Because C++ does not easily wrap into Ruby code for many reasons, rb++ is much more capable than just the basic usage above. There are many different features available to help define and build the wrapper.


An extension can include modules in which code will be wrapped. Any given module needs to either be given a #namespace call or be directly given code nodes to wrap using Module#includes. This specifies which C++ code will be wrapped into this module. "extension" do |e|
  e.sources ...
  # If there is no global-space code to be wrapped
  # #namespace is not required here

  e.module "MyModule" do |m|
    # We want to wrap all code in ::my_module into this ruby module
    m.namespace "my_module"

Particularly hairy APIs

It's well known that source code may not follow a very clean format, or even be internally consistent. When dealing with such problems -- code that just won't adhere to a wrappable format -- rb++ opens up a slew of manipulation routines for controlling exactly what gets wrapped, where it gets wrapped, and how it gets wrapped.


Often times you will want to ignore a method on an object, a whole class, or a whole namespace even. This can be useful if the function you wish to ignore takes a 'void *' as an argument, or for a variety of other reasons.

You can tell rb++ which namespaces/classes/methods to ignore with #ignore: "extension" do |e|
  e.sources ...
  node = e.namespace "Physics"
  node.classes("Callback").ignore                           # Ignore classes named Callback
  node.classes("Shape").methods("registerCallback").ignore  # Ignore the method Shape::registerCallback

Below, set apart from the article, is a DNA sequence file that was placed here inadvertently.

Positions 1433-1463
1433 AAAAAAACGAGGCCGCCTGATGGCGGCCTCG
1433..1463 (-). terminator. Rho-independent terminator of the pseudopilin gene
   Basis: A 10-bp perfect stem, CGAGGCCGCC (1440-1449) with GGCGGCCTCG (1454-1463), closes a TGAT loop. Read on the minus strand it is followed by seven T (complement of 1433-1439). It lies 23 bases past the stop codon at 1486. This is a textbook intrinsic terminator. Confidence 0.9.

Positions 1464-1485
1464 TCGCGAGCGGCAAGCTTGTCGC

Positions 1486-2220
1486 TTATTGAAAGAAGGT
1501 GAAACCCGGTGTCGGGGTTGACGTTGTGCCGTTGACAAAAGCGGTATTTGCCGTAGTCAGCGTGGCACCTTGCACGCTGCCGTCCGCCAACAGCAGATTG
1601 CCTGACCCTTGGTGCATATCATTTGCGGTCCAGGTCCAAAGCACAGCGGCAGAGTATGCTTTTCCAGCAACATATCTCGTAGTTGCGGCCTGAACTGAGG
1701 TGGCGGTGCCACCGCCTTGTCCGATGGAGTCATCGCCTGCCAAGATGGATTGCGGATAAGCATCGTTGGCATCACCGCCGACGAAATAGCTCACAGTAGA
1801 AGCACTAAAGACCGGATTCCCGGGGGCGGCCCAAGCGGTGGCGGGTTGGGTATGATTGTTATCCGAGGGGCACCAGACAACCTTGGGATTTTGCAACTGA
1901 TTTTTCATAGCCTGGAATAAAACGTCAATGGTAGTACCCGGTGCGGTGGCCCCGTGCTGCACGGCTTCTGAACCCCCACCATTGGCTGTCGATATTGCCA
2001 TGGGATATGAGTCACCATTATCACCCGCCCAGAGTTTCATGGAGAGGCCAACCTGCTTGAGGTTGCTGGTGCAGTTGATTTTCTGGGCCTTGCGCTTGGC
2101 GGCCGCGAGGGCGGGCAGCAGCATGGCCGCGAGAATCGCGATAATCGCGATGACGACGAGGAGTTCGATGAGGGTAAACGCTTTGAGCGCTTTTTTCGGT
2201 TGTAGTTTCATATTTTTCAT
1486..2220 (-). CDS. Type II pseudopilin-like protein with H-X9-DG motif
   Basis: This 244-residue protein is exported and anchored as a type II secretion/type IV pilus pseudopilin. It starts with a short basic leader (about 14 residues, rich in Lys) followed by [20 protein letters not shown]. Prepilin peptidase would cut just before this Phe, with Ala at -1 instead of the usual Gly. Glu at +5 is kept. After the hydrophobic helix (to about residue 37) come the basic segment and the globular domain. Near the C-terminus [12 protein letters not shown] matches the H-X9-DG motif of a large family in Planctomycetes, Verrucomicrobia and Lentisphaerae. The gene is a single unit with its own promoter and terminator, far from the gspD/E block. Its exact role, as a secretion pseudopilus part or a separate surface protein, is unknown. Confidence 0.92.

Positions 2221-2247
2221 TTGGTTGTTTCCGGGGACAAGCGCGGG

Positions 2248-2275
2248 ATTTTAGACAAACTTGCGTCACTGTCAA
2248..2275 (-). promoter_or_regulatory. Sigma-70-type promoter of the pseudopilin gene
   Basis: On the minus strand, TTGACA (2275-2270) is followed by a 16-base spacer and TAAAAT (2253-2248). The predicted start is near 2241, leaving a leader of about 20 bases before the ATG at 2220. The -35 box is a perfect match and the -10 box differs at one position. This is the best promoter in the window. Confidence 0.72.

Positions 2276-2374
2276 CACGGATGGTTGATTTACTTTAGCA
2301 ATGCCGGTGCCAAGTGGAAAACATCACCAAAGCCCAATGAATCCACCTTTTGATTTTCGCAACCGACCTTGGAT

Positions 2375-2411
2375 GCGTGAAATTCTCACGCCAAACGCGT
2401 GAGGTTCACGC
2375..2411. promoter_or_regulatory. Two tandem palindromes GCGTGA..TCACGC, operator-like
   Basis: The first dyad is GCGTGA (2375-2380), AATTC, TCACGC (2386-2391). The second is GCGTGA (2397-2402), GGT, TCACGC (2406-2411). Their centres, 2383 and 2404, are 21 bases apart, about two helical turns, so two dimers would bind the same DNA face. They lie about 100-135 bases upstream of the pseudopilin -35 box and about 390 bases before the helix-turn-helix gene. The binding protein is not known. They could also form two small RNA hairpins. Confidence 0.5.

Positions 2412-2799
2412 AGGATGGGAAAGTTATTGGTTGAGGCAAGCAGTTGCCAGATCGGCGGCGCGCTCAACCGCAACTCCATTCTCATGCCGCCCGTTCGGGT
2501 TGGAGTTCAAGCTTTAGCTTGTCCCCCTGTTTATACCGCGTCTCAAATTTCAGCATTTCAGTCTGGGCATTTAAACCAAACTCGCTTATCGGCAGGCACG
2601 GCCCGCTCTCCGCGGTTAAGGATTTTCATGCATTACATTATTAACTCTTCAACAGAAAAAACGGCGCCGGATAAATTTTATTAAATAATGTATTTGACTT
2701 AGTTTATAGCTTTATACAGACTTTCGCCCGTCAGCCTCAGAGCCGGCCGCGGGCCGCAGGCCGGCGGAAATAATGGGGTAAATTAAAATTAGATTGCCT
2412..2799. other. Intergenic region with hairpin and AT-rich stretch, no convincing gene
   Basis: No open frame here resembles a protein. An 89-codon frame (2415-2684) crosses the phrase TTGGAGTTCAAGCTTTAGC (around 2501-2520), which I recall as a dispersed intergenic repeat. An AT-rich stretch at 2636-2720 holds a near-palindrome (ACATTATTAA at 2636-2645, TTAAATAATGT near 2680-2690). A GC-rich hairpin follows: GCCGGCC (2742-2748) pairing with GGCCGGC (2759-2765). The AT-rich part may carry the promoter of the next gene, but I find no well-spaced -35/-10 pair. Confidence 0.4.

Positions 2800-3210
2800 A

You can also ignore a whole set of query results with the same notation: "extension" do |e|
  node.methods.find(:all, :name => "free").ignore           # Ignores all instance methods named 'free'


For more control over exactly where a given piece of C++ code will be wrapped, use Module#includes: "extension" do |e|
  e.sources ...
  node = e.namespace "PhysicsMath"

  e.module "Physics" do |m|
    m.module "Math" do |math|
      # Moves each class in ::PhysicsMath to Physics::Math.
      # Not the best example but gets the point across. The proper
      # way to do this is to do math.namespace "PhysicsMath" here
      node.classes.each do |c|
        math.includes c


Note that when you include something in a module it is moved from it's original location. In the example above the classes will only exist in Physics::Math and will no longer show up in the global space.


Sometimes C++ libraries implement certain architectures that are nice to have in C++, but are terrible in Ruby, or standards in Ruby aren't possible in C++ (func?, func=, func!). For this reason, every node can be renamed using the #wrap_as method: "extension" do |e|
  e.sources ...
  node = e.namespace "Physics"

Note: rb++ automatically underscores all method names and CamelCases all class names that haven't been otherwise changed with #wrap_as.

Function / Method Conversions

C++ APIs can also sometimes expose global functionality you want contained in a class or module. This kind of wrapping is also possible in rb++. Say you have the function:

inline int mod(int a, int b) {
  return a%b;

and you want to add it to your Math class as an instance method. Use #as_instance_method and #includes:

mod = node.functions("mod")
node.classes("Math").includes mod.as_instance_method


require 'extension', 2)

Possible 'Gotchas'

Constructor overloading

A current limitation in rice currently does not allow for more than one constructor to be exported. This will not be a limitation in future versions of Rice, but for now make sure that only one constructor is wrapped. This can be done via direct constructor access:


or by querying according to the arguments of the constructor(s) you want to ignore: